It’s taken two years for the Australian biker flick Outlaws to find its way out of cinematic limbo after debuting at the Toronto Film Festival in 2017 to little fanfare. Still, independent studio A24, whose track record has been mostly phenomenal since forming more than six years ago, picked up Outlaws’ distribution rights for a limited theatrical release and what basically looks to be a discreet video-on-demand dump this week.
Although A24’s catalog in the last few years has included award-winning films like Moonlight, The Florida Project and First Reformed, the indie company does have a handful of unwatchable flops like Sea of Trees and Woodshock. Unfortunately, Outlaws fits in nicely with those latter two titles. It’s an amateur attempt at making a gritty, testosterone-infused thriller that ultimately implodes because of how serious it wants to be considered.
Originally titled 1% — a term used to describe the percentage of bikers who are not law-abiding citizens — Outlaws tells the story of a power struggle taking place inside the ranks of a criminal biker gang known as the Copperheads. After three years behind bars, Knuck (Matt Nable, who is also the film’s screenwriter) returns to his motorcycle club to reclaim his role as president. He gets enraged when he learns his temporary replacement Paddo (Ryan Corr) has been plotting to get the club to go into business with a rival gang.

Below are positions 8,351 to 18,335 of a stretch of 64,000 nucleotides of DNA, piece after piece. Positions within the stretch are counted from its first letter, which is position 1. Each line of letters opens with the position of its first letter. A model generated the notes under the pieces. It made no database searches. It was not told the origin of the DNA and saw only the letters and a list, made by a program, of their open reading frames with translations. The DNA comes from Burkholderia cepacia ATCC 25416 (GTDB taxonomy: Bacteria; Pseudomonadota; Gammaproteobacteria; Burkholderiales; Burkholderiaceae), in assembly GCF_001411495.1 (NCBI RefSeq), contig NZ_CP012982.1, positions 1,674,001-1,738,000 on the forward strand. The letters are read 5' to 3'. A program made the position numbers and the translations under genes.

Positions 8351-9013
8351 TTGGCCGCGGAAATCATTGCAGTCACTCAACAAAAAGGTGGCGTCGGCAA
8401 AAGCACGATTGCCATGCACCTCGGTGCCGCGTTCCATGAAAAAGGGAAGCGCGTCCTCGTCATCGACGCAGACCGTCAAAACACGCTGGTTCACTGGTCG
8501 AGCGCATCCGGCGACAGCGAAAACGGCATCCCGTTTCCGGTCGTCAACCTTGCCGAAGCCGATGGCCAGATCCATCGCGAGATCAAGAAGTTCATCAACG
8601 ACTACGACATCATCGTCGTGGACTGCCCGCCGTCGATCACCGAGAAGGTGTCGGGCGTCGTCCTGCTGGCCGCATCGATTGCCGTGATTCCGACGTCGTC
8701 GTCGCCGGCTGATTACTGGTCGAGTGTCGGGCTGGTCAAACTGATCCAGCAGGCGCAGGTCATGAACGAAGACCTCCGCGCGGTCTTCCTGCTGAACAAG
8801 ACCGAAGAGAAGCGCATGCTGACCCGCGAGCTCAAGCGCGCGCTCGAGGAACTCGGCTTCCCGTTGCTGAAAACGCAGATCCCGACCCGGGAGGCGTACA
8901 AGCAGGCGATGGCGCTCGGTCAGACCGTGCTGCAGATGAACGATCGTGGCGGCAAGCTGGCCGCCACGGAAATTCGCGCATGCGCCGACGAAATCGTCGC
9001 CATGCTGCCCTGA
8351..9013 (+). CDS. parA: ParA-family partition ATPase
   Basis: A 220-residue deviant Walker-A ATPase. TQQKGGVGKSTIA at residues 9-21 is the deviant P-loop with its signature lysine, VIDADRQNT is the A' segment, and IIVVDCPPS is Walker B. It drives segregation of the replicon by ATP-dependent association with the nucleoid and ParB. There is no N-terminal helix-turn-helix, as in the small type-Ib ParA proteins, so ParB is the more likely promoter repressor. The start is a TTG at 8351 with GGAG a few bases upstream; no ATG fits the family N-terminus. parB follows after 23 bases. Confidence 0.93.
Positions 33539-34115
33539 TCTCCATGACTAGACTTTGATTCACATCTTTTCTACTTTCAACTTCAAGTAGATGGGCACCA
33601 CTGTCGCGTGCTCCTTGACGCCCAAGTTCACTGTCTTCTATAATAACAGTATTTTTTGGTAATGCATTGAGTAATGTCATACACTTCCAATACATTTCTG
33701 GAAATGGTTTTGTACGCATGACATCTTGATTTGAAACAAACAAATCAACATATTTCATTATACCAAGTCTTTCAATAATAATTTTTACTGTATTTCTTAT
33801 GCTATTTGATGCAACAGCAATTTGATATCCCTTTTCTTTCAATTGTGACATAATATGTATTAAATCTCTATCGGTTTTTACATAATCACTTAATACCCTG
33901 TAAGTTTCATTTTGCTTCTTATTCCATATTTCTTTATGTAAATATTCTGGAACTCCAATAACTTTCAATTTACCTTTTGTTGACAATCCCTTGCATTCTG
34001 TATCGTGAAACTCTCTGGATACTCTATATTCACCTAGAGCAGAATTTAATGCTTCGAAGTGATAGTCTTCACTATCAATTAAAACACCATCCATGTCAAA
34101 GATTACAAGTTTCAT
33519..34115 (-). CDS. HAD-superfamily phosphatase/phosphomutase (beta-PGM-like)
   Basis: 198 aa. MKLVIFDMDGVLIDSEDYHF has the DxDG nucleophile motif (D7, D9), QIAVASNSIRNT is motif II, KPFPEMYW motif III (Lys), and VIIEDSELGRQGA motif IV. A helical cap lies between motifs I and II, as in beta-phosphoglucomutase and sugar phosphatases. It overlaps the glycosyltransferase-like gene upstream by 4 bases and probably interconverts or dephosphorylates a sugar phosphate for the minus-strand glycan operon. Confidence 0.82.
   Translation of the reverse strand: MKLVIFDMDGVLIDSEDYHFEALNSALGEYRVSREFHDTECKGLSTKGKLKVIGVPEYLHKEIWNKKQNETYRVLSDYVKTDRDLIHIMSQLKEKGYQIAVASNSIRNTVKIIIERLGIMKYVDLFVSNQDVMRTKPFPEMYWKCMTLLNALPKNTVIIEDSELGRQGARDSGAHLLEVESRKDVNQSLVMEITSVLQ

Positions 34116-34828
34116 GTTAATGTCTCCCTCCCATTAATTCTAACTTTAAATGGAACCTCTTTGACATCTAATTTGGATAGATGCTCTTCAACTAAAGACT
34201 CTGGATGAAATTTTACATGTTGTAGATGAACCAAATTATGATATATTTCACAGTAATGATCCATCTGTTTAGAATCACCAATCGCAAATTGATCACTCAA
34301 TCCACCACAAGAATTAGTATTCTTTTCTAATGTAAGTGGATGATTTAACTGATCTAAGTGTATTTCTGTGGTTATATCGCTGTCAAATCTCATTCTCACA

When the Copperheads renege on the deal, Paddo becomes scared for his life and the lives of his girlfriend Katrina (Abbey Lee) and his slow-witted brother Skink (Josh McConville). With a competing gang leader breathing down his neck, Paddo must decide if he should overthrow Knuck and take back the throne before things become a biker bloodbath.
Directed by first-time filmmaker Stephen McCallum, Outlaws plays out like a really bad, ultra-violent and sexed-up episode of the popular motorcycle drama Sons of Anarchy. It also feels like screenwriter Nable wrote his script after reading John Steinbeck’s 1937 novella Of Mice and Men and chose to adapt some of the obvious themes into a world far removed from it. The final product isn’t impressive, however, when the screenplay is a stereotypical and senseless exercise — one that Nable seems to have thrown together without much thought about dialogue or characterizations.
If Nabel and McCallum tried to do what writer/director S. Craig Zahler did with two of his films, 2015’s Bone Tomahawk and 2017’s Brawl in Cell Block 99, and simply made ridiculous but fun grindhouse trash, maybe Outlaws could’ve found something to latch onto. Instead, it aims for the level of another Australian film, 2010’s remarkable thriller Animal Kingdom, and wipes out.
Outlaws is available on VOD platforms starting February 1.